This two-part blog series discusses the future of wearables and mobility in an #InternetOfEverything world.
Since the dawn of time, humans have been motivated by an innate desire to be connected to each other and to information. Today, we are seeing this need satisfied as the Internet of Everything (IoE) evolves to connect more people, process, data and things than ever before. An essential part of the growth of the Internet of Everything will depend on how mobile devices, connected things and wearable technology adapts and develops to become more aware and intelligent.
Today, the wearable device market is a nascent, but growing market. There are about 160 unique wearable devices on the market, and IDTechEx predicts wearables will grow to a $70 billion market in the next ten years. However, despite its growing market share, many still have limited views of what a wearable is and the innovation these devices will encourage in our mobile-led IoE world.
In this post, I’ll share some thoughts I presented at the recent Wearable Technology Conference that explores how we will soon see wearables move from being just wearable to becoming aware-able through increased contact, connections and context.
Let’s Start at the Beginning…What is a Wearable?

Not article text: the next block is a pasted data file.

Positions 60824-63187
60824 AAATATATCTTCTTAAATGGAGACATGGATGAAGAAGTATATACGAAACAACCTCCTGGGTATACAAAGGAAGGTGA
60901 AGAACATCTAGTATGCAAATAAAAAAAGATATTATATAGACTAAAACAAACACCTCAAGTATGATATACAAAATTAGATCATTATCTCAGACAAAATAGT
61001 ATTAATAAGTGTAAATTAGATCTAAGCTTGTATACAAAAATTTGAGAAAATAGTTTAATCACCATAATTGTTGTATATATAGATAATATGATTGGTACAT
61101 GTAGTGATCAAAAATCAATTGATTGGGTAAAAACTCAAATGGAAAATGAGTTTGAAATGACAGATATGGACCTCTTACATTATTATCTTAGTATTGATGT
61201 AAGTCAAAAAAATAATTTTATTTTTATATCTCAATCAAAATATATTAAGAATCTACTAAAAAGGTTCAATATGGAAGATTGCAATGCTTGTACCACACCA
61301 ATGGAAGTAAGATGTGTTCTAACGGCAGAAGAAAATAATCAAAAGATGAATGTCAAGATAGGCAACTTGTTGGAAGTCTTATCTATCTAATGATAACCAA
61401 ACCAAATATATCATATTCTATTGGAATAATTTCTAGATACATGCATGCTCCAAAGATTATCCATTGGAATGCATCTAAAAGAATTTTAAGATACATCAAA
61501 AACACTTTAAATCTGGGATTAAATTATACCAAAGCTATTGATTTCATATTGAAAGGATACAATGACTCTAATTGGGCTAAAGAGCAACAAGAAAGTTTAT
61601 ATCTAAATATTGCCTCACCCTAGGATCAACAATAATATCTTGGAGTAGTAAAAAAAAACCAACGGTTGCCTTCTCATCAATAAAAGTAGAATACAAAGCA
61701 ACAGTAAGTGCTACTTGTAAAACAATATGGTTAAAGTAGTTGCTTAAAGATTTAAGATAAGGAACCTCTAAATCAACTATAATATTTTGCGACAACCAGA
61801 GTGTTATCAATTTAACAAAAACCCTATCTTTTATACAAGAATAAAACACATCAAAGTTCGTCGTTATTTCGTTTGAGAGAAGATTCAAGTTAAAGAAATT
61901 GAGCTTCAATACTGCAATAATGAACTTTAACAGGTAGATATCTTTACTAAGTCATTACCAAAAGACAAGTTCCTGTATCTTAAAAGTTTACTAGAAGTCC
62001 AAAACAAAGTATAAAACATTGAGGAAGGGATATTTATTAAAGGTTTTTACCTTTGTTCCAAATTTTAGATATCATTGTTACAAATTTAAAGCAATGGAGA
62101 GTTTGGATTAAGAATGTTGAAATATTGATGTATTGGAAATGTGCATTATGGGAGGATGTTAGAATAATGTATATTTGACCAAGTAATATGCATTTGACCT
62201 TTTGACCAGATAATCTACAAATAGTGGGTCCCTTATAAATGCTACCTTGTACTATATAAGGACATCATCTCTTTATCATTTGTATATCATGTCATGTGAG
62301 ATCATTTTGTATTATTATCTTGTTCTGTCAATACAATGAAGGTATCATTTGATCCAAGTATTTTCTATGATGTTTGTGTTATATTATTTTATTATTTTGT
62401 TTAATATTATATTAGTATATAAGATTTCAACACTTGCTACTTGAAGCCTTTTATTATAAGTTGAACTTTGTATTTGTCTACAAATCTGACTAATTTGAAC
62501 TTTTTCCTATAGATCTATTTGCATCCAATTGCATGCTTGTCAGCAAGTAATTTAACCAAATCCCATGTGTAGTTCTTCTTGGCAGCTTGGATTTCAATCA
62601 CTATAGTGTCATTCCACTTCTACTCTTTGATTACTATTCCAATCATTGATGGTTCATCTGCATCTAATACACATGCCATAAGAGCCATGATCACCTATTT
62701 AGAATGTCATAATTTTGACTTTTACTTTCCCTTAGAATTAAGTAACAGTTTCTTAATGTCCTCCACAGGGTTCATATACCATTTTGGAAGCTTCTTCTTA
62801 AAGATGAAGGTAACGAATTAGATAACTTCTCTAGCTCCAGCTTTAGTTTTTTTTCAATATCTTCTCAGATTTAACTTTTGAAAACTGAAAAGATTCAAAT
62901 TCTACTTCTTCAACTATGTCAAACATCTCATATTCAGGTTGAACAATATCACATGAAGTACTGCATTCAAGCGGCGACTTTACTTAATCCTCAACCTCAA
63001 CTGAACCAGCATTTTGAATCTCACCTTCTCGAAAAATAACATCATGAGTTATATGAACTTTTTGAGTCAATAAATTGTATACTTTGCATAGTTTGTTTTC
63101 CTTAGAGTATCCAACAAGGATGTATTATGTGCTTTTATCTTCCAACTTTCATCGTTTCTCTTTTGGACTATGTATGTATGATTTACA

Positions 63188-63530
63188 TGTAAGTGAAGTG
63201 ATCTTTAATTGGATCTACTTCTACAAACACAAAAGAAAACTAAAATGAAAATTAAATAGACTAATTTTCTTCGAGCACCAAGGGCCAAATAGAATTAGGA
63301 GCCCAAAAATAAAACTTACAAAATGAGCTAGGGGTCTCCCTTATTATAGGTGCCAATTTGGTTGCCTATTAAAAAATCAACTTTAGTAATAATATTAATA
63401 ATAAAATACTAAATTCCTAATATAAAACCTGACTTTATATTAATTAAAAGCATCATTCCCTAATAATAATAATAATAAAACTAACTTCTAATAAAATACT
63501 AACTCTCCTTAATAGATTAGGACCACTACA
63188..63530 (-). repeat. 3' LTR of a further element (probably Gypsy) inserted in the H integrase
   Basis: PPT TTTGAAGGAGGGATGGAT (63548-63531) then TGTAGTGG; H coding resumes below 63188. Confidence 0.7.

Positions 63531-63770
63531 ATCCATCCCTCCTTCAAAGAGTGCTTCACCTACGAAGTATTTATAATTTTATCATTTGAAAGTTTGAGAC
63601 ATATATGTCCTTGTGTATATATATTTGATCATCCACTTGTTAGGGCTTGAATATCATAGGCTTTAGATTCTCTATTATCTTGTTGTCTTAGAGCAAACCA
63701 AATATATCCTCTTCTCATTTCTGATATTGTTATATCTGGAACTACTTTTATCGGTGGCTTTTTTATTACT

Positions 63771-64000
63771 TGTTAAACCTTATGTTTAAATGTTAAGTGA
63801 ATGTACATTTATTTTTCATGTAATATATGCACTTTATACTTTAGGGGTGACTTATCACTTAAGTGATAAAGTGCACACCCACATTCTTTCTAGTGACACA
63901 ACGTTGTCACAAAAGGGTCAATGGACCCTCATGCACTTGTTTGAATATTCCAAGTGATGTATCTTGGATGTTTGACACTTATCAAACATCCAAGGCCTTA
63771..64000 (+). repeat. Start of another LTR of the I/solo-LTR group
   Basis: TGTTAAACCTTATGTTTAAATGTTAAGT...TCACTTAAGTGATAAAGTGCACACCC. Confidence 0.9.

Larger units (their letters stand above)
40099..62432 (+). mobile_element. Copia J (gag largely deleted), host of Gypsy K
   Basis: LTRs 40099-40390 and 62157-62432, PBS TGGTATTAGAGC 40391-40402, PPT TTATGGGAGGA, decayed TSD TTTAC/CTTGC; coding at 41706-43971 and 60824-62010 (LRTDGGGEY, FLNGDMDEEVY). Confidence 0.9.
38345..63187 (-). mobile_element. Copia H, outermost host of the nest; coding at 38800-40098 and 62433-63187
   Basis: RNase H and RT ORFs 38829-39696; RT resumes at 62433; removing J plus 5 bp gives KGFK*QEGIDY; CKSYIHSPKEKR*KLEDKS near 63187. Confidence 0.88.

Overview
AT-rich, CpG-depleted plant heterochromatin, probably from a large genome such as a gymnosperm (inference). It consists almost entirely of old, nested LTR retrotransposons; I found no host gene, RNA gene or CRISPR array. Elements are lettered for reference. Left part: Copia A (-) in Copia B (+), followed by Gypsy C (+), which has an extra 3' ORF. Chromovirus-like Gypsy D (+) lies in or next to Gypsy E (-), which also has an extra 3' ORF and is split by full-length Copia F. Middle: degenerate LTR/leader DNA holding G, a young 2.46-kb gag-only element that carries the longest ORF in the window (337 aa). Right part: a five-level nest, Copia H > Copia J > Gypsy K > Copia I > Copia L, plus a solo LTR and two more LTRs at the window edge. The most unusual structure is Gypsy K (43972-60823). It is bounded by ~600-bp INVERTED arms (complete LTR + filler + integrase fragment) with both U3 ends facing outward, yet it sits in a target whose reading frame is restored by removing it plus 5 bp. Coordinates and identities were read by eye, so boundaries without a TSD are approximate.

There is a lot of confusion in the industry about what a wearable is and the role it plays in our lives. For example, advances in exoskeletons for military applications and sports define a wearable as more than just a device for your wrist.
And it’s not just for humans.
Osaka University and the Tokyo University of Agriculture and Technology (TUAT) co-developed a fuel cell that is expected to be used for forming a wireless mesh networks with cyborg insects in emergency situations. In this case, insects can be used for wirelessly transmitting various sensor signals in areas that humans simply can’t go – such as disaster areas or for search and rescue efforts. It may seem a bit crazy now, but connecting these flying sensor insects to the network can create a very interesting, new capability that will challenge our definition of what a wearable is over time.
Why Now – and what’s all the Hype About?
Simply put, the size of technology is shrinking. Technology shrinks every decade about a 100-fold, so while in the mid-80’s we were carrying around a separate music player, telephone and calculator, today we carry all those capabilities into one device: our smartphone. Couple this trend with ongoing advances in microscopic sensors and computers the size of a grain of sand and it’s clear we are just beginning to understand what’s possible for new IoT connections and mobile innovations.
Wearable 2.0: From Wearable to Aware-able
While most wearables on the market today are built to capture WHAT we are doing, they don’t tell us HOW we are doing. We are seeing an evolution of wearables that will focus more on HOW we are doing, and capture insights that can change our lives. For example, while today’s wearable bracelet or watch can tell me my body is moving, it cannot tell me anything about my biological processes – such as my glucose levels or blood pressure.